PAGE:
January 21, 2022

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Ontario Entering Province-Wide Shutdown on December 26, 2020

On December 21, 2020, the Ontario government announced province-wide shutdown measures, similar to those recently enacted by the governments of AlbertaQuebéc, and Manitoba. The government cited the “alarming rate” at which COVID-19 cases are increasing due to travel between public health regions that are subject to different levels of restriction, and the strain on the healthcare system as the driving forces behind the province-wide shutdown.

The measures come into effect at 12:01 a.m. EST on December 26, 2020, and will last for a minimum of 28 days until January 23, 2021, for regions in southern Ontario (which includes the greater Toronto area and nearby regions already under strict lockdown measures). The measures will be in effect for a minimum of 14 days until January 9, 2021, for regions in northern Ontario. The measures appear to mirror some of the earlier restrictions imposed by the province in the spring of 2020 in response to COVID-19. The government has amended O.Reg. 82/20 to limit the list of “Businesses that may open” and to impose additional restrictions on business activities and in-person capacity.

Some of the key shutdown measures impacting employers include the following:

  • “Winter break” will be extended for elementary and high school students for an additional one to two weeks.

    • For elementary schools, in-class learning cannot resume before January 11, 2020.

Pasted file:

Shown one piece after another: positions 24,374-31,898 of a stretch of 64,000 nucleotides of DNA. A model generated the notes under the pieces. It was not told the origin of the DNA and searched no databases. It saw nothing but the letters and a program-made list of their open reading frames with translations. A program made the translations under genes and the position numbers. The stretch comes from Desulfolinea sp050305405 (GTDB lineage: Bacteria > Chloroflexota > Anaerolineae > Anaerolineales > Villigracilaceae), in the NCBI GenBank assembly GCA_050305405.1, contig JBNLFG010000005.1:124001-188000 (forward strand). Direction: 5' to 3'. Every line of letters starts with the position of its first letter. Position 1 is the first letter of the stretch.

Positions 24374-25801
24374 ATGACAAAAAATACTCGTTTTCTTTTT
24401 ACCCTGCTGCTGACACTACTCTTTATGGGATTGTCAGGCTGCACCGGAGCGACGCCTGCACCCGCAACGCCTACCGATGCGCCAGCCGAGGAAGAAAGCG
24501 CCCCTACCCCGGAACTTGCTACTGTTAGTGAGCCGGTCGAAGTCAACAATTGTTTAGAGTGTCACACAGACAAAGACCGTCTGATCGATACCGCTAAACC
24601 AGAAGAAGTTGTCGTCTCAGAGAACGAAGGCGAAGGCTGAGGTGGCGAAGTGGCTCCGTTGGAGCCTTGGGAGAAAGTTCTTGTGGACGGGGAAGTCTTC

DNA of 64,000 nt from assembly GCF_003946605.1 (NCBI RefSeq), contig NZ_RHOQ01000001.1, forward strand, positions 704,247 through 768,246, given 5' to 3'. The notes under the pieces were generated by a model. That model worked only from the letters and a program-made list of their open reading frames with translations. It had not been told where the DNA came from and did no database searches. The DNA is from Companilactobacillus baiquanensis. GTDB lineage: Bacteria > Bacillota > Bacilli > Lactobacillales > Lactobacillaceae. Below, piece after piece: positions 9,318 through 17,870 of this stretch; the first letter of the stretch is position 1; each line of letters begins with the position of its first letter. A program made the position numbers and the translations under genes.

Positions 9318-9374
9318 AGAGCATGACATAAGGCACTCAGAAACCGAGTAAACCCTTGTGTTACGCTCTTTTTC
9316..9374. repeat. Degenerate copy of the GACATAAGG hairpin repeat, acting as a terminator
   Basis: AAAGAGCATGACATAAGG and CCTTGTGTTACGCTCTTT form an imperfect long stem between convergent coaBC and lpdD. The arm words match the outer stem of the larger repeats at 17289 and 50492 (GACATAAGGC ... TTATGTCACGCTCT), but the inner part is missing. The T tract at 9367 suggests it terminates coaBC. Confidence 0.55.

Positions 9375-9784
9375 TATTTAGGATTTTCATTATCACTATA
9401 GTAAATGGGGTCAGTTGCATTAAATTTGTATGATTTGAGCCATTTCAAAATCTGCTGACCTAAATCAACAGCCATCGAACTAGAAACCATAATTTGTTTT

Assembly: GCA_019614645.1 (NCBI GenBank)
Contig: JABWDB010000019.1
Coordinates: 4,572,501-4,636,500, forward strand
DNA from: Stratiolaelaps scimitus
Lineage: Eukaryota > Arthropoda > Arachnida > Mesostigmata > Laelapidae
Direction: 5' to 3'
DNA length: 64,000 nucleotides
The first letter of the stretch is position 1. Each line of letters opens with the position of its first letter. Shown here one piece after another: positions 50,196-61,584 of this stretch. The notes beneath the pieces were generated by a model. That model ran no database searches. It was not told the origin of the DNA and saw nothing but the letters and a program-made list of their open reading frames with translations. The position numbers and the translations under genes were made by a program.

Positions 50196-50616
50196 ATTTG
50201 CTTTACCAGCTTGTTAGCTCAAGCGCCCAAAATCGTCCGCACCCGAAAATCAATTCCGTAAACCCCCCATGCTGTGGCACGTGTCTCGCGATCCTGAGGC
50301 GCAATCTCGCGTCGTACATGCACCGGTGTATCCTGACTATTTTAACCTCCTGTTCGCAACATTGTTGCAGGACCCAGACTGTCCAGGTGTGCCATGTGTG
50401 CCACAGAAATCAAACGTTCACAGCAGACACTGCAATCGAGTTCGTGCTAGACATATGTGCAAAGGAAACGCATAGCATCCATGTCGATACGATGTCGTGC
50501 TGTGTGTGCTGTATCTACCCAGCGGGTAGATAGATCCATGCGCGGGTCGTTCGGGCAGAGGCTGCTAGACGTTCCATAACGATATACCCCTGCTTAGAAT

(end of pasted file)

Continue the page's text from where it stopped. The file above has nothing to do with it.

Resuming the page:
• For secondary schools, those in northern Ontario may resume in-class learning on January 11, 2020, but those in southern Ontario will not resume in-class learning before January 25, 2020.

    • Child care will generally remain open.

  • All indoor social gatherings are prohibited, with exceptions for individuals living alone who “may consider having exclusive, close contact with another household.”

  • Non-essential businesses are not permitted to open for in-person shopping, however curbside pickup and delivery are permitted.

  • “Discount and big box retailers” selling groceries are limited to 25 percent capacity for in-store shopping (they are otherwise required to close or operate curbside pick-up or delivery only).

  • Essential retailers, such as groceries and pharmacies, may not exceed 50 percent capacity and must “maintain two metres physical distance” for in-store shopping.

  • Restaurants and bars are prohibited from hosting indoor dining, but may continue to operate take out, drive through, and delivery.

  • Remote work is encouraged in all industries, and the government is formally recommending that employers “enable and support workers to work remotely and accommodate household needs related to virtual education and dependent care.”

  • Inter-provincial travel “should be limited to only essential purposes” and those who arrive or return to Ontario from outside the province are encouraged to observe a 14-day quarantine, similar to the federal quarantine rules for international travel.

  • Businesses that are permitted to be open must prepare a COVID-19 safety plan and post it in a conspicuous location in the workplace. This requirement already applied in certain regions that were subject to “grey” level lockdown measures, but it now appears it will apply province-wide for any business that remains open.